9 days and counting
With Clinton and Obama splitting the first four contests, we head into Tsunami Tuesday in a Democratic nominating race that seems entirely up for grabs. From our vantage point, these are Clinton’s base states: CA, NY, NJ, AR, MA, and OK. Obama’s are: AK, ID, KS, MN, ND, GA, AL, and IL. The toss-ups appear to be: AZ, CT, CO, DE, MO, NM, TN, and UT. Among those toss-ups, AZ and CT might lean towards Clinton, since they’re closed to independents, and TN -- where Clinton is today -- probably leans her way, too. Of course, Obama will make plays in CA, MA, and NJ, and sources tell us that he is going up with ads in Philly (NJ) and New York City (NY, NJ, CT). Also, Edwards will go heavily after OK and TN.
[UPDATE: The Associated Press says "both campaigns consider Missouri and Tennessee major battlegrounds." Sweet! Maybe one or both of them will actually campaign in East Tennessee!]
Well I, for one, will be voting for Obama in TN. As I explained in a rambling comment last night, I'm at the point of being completely fed up with the Clintons and absolutely ready for something different. That doesn't mean I'd necessarily support Obama in the general election -- I'd be undecided between him and McCain -- but for heaven's sake, get the Clintons off the stage. Enough already. Or, as Mike's brother Matt put it:
Hilary and Obama are about equally likely to screw things up. But, at least in Obama's case, he'll be trying to do the right thing in the process. If he puts into place programs that turn out to be wrong, well, at least his heart was in the right place. Whereas Hillary's a coniving, self-aggrandizing carpetbagger who cares nothing whatsoever about the damage she does, as long as she makes herself look good in the process. So, even if we take the worst case, at least in Obama's case I won't be disgusted as things go wrong. I also think the potential upside of Obama's vastly higher. If things go well with him, and he receives good advise to help with his inexperience, he could help heal much of the divisions in this nation. On the other hand, Hillary has no such outcome. With her, we're certain to continue the pathological hatred both parties have for each other. As best as I can tell, there was actually a time when the elder statesmen types were widely respected, both in Congress and amongst the general public, regardless of party affiliation. Whereas now we have maybe Jimmy Carter in that position, and he gets it primarily by having done so little as President it's hard for Republicans to truly hate him. So, overall I'm pulling for Obama to be the Dem's candidate, even if I'm not sure I'd vote for him in November. At least I feel I could vote for him without hating myself for it.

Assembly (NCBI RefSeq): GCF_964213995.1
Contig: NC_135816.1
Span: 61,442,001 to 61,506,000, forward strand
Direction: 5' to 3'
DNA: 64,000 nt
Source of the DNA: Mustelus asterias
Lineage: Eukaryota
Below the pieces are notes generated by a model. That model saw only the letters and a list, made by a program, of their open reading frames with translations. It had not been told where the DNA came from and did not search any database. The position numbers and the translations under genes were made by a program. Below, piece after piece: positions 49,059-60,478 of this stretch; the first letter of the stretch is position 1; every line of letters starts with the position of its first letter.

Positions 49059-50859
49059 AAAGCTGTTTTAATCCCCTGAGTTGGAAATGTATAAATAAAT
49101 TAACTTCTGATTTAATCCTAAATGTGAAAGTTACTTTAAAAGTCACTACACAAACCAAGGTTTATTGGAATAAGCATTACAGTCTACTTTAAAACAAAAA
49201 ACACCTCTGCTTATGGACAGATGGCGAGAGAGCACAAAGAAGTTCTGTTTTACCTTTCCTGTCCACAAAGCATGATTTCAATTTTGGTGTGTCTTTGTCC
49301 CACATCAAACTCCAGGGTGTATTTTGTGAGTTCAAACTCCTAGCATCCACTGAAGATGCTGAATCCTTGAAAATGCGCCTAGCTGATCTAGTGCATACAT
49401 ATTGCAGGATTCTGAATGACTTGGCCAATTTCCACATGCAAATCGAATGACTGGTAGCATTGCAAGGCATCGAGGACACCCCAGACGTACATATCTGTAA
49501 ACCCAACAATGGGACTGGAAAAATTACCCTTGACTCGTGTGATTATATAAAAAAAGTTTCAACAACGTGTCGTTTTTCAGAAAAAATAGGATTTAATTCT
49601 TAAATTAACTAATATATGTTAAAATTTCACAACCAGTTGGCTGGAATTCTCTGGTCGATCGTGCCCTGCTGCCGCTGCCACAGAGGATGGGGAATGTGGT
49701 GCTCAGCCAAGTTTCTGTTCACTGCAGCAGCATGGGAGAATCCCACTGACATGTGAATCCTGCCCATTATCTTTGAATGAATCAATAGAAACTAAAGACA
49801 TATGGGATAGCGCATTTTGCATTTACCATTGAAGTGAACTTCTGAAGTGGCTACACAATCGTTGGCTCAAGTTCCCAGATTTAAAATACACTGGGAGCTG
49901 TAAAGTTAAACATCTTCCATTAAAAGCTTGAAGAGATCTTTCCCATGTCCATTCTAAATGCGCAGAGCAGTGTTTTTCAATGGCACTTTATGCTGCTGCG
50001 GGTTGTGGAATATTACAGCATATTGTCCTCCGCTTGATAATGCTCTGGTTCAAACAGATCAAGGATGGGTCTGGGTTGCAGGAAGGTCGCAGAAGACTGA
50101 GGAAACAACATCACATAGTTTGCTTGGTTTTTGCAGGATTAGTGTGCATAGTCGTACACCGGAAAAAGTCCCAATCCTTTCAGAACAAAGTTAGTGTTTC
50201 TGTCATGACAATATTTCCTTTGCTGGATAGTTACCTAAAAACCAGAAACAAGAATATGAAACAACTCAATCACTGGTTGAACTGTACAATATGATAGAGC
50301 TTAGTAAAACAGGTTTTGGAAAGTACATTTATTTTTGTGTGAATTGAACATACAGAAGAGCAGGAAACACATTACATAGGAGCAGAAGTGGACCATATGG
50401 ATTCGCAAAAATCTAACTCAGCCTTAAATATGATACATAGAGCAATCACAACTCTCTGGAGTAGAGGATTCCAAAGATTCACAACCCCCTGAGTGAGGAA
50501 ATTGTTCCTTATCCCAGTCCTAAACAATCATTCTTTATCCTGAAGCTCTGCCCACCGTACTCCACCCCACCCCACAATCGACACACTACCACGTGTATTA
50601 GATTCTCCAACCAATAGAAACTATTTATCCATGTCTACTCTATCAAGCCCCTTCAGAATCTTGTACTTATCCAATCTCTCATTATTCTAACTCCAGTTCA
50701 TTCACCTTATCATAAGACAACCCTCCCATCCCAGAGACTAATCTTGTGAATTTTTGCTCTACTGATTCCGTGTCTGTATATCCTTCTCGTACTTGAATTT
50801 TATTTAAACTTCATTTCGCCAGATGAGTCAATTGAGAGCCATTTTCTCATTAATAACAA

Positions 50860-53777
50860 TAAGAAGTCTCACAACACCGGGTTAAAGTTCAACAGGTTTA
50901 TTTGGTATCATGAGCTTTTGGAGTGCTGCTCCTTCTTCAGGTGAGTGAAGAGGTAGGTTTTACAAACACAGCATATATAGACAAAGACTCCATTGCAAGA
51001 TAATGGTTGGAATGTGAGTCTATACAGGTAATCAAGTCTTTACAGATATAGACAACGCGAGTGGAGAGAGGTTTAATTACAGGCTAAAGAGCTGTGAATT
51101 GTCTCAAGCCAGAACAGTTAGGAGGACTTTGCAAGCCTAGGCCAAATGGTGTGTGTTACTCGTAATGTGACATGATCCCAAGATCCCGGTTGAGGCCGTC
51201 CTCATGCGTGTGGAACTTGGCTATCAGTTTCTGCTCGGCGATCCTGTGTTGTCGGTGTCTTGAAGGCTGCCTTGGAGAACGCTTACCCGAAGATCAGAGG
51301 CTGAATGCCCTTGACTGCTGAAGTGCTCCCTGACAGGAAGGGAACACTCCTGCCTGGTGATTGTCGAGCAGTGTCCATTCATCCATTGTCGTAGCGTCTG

Meanwhile, Ted Kennedy will endorse Obama tomorrow. That'll make him the second Kennedy to do so; Caroline Kennedy jumped on the Obama train with a New York Times op-ed today, saying he would be "A President Like My Father."
And more good news: Obama is taking the high road in response to Bill Clinton's Jesse Jackson comment. This is exactly what Obama -- and his surrogates -- need to do: let the Clintons' prevarication, triangulation and race-card-playing speak for itself. It does so loud and clear. Obama needs to rise above it and focus on the positive rationale for his candidacy, rather than fighting the Clintons on their turf. See also here:
“Do you think President Clinton was engaging in racial politics there?” George Stephanopoulos asked Obama on ABC’s “This Week.”
The Illinois senator, who won almost four out of five votes from African-Americans, didn’t rise to the bait. Instead, he talked about health care, college costs, the credit crunch and the subprime-mortgage mess. “As long as we were focused on those issues, we thought those would transcend the sort of racial divisions that we’ve seen in the past,” Obama said.